April is National Facial Protection Month, meaning it’s time to keep your teeth safe with popular spring sports. More than 100,000 Americans get eye injuries in sports each year. That’s nothing compared to mouth injuries, which number in the millions. Alone, there are about 5 million teeth that are knocked out or broken in sports each year. Find out what the statistics are and how you can help yourself or a child protect their mouth this year during sports and exercise!
Sports Safety and Your Smile
Dentalcare reports that more than 5 million teeth are “avulsed” each year in contact sports. This is a fancy term meaning that more than 5 million teeth are knocked out or broken. So many dental injuries happen in sports, that the Journal of the American Dental Association reported that 13-39% of dental injuries each year are sports-related. The sad part? Most of those injuries are happening to children.
The National Youth Sports Foundation found that dental injuries are actually the most common type of orofacial injury during sports. This is in part because many sports involve balls that are kicked or thrown, which can come in direct contact with the face. As many players face the ball, they are likely to get hit there instead of in the back of the head. This can break or knock a tooth out on contact, as can collisions with other players.
Facial Protection and Dental Injuries
Because spring sports are in full swing, you want to make sure you follow the recommendations experts give to help your child or teen (or even you) avoid dental injuries. The most common dental injuries that happen in contact sports—especially in young children—are tooth fractures, knocked-out teeth or a tooth avulsion.
The latter is also known as a tooth intrusion. Depending on how a child is hit, a tooth could be driven back into the jawbone. With children, the jaw bones are softer, which is how this can happen. The tooth and it’s pulpy center could die or the tooth roots may be reabsorbed by the body, which shortens your tooth. Without quick help, the tooth can also fuse to the alveolar bone in the jaw. This is a common sports injury in young children.
Sounds bad, right? It can be if you don’t have the right facial protection, which is why April is named both Sports Safety Month and National Facial Protection Month. The goal is to have an emphasis both on facial protection and being safe with sports. You can do both with physical protection through mouth guards and sports gear for the face, but also with good oral health and oral hygiene at home.
Protect Your Teeth with Food Choices
If your teeth are strong, they are much less likely to break under pressure or if you get hit. Your best chance of having strong teeth is making sure you have a nutritious diet that is low on sugar and acidic foods. When you eat, sugars mix with mouth bacteria and produce a substance called plaque. Plaque is acidic and sticky, so it sticks to your teeth along the gum line when you eat and drink.
Over time, the acidic plaque breaks up minerals in your teeth, decaying the tooth enamel to cause cavities and gum disease. Avoid that plaque creation but eating sugar sparingly. The more sugar you eat, the more plaque you create and the weaker your teeth can become. You also want to watch out for acidic drinks. Those will include anything fizzy such as sparkling water and sodas. The fizziness comes from carbonic acid and because it’s an acid, it will weaken and erode your teeth. Always check food labels to see if your drink has this acid in it or citric acid, which is a preservative found in drinks such as sports drinks, juices, and anything with flavor.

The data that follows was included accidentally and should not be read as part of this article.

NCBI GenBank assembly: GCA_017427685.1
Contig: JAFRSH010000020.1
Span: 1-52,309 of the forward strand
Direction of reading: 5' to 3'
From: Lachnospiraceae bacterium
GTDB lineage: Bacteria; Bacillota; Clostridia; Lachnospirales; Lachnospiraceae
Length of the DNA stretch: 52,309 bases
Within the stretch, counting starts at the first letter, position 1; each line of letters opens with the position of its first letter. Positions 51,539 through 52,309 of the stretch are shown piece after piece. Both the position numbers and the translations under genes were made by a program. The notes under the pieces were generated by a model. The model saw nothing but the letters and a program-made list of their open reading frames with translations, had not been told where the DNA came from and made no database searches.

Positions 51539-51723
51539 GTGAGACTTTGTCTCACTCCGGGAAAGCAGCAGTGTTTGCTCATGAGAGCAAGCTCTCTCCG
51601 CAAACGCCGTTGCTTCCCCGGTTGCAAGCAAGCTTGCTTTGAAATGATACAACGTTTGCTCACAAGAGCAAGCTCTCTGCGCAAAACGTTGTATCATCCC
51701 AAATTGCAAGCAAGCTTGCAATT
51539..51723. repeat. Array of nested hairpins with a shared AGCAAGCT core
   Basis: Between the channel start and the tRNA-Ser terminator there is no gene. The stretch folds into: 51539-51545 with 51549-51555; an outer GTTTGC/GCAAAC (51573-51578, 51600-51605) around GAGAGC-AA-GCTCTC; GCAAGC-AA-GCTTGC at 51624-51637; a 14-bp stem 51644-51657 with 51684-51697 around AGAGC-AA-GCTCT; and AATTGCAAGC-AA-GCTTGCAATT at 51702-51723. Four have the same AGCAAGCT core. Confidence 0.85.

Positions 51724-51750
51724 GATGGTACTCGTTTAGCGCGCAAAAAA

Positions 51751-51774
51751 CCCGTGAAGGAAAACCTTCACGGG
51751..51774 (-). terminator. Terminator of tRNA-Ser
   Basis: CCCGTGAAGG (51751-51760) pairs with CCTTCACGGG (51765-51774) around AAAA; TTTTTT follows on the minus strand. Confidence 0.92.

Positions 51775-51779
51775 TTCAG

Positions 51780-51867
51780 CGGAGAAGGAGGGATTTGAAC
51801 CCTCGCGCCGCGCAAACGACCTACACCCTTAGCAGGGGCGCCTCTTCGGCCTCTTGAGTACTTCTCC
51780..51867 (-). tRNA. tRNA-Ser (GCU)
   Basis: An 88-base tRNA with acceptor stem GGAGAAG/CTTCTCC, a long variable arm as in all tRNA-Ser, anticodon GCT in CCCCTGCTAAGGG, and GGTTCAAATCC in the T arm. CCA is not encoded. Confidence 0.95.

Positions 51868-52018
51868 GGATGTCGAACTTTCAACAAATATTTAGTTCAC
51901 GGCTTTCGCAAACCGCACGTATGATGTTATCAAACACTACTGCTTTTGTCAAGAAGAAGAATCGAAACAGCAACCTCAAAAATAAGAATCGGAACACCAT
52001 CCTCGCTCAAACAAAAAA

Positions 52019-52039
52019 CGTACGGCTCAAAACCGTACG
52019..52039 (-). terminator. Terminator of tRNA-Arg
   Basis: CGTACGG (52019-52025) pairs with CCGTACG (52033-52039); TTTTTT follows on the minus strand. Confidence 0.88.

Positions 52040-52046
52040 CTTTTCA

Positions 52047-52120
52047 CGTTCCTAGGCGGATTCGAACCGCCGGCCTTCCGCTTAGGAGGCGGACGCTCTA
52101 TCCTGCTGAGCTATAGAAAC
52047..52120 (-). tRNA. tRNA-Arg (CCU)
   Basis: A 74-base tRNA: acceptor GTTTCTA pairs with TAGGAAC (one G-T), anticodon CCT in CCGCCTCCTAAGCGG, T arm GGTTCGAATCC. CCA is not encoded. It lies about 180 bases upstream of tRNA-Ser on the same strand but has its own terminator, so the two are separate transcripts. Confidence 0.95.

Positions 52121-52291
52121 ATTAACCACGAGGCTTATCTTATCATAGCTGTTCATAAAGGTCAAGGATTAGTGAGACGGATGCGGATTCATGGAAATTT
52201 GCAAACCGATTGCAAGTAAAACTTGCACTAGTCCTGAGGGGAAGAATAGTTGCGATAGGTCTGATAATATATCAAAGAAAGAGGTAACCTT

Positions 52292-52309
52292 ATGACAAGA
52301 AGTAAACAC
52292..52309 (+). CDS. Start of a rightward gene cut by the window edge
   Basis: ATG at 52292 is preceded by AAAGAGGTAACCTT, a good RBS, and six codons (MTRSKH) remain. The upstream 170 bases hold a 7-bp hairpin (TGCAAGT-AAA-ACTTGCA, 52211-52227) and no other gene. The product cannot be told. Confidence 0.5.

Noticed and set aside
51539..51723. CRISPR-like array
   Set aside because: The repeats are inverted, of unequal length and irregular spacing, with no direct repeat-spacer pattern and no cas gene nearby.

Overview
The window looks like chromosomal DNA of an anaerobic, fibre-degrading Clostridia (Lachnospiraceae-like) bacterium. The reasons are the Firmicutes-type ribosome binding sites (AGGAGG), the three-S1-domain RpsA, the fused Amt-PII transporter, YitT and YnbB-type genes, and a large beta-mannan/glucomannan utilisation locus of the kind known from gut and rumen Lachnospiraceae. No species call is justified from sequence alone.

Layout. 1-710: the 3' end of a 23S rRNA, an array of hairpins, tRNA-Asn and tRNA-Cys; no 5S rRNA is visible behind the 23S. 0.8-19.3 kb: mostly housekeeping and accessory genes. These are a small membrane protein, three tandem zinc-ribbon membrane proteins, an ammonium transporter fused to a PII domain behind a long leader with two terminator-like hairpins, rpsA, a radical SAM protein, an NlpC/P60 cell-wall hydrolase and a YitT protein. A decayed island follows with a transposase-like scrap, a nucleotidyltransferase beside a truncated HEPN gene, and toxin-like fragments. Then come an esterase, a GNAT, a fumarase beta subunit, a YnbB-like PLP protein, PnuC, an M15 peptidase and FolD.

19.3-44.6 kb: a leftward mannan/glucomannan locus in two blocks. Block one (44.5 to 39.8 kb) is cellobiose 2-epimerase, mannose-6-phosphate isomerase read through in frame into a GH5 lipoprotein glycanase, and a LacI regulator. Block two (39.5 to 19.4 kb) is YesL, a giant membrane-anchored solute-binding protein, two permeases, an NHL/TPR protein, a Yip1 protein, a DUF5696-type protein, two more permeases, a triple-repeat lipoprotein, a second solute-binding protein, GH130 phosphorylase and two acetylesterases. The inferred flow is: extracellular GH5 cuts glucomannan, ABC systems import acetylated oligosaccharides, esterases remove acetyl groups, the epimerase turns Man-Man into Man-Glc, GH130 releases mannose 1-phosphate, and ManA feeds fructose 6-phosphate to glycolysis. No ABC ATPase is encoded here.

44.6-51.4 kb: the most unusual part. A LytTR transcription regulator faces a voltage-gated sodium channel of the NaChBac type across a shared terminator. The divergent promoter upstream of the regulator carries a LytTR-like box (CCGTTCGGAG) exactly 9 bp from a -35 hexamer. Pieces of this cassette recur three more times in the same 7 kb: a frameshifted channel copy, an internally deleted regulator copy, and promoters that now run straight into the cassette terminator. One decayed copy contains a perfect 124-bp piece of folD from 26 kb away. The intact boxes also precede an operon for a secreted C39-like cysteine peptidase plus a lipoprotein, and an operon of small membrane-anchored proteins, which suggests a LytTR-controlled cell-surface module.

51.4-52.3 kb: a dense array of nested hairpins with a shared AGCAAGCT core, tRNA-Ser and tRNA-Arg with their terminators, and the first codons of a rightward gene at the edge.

Prevention of Injuries with Good Oral Health
Want stronger teeth? Do the following:
- Brush your teeth twice a day for at least two minutes at a time.
- Floss 1-2 times a day, making sure you floss all the way up into your gum line and that you scrape your teeth as you go.
- Use mouthwash to kill mouth bacteria that would create plaque.
- Invest in dental sealants if your teeth are prone to decay or weakening.
- Use fluoride products, which can help keep your teeth strong.
- See a dentist for regular visits and especially for dental emergencies in sports.
Dental Emergencies: What to Do
Dental emergencies are oral injuries that need immediate attention or the tooth or gum area will be permanently damaged or lost. A dental emergency includes injuries such as broken, cracked or fractured teeth, a knocked-out tooth, a tooth intrusion, a bit or cut lip, cheek, tongue or gum, oral bleeding that won’t stop, and dental emergencies with braces. Avoid these types of injuries with proper facial protection, even if you think your child is too young to need it. It’s always better to err on the safe side than to have a young one lose a tooth.
Did you know that an athlete is 60 times more likely to sustain a dental injury if they don’t have any facial protection, especially through a mouth guard? That’s why it’s critical to protect your mouth with a mouth guard if you participate in contact sports or any sport involving other players. If you have a child in sports, make sure they have a protective mouth guard even if it’s not a requirement to play. That mouth guard should be one that is fitted to the child’s mouth by a dentist.
We custom-made mouth guards for spring sports and all year long. Because they are custom-made, they can fit snug no matter the age or size of the patient. If you want the right facial protection this year, call Dr. Evanson’s office for your free consultation at (720) 409-0008 and ask about our other tips for proper facial protection!Leave a reply →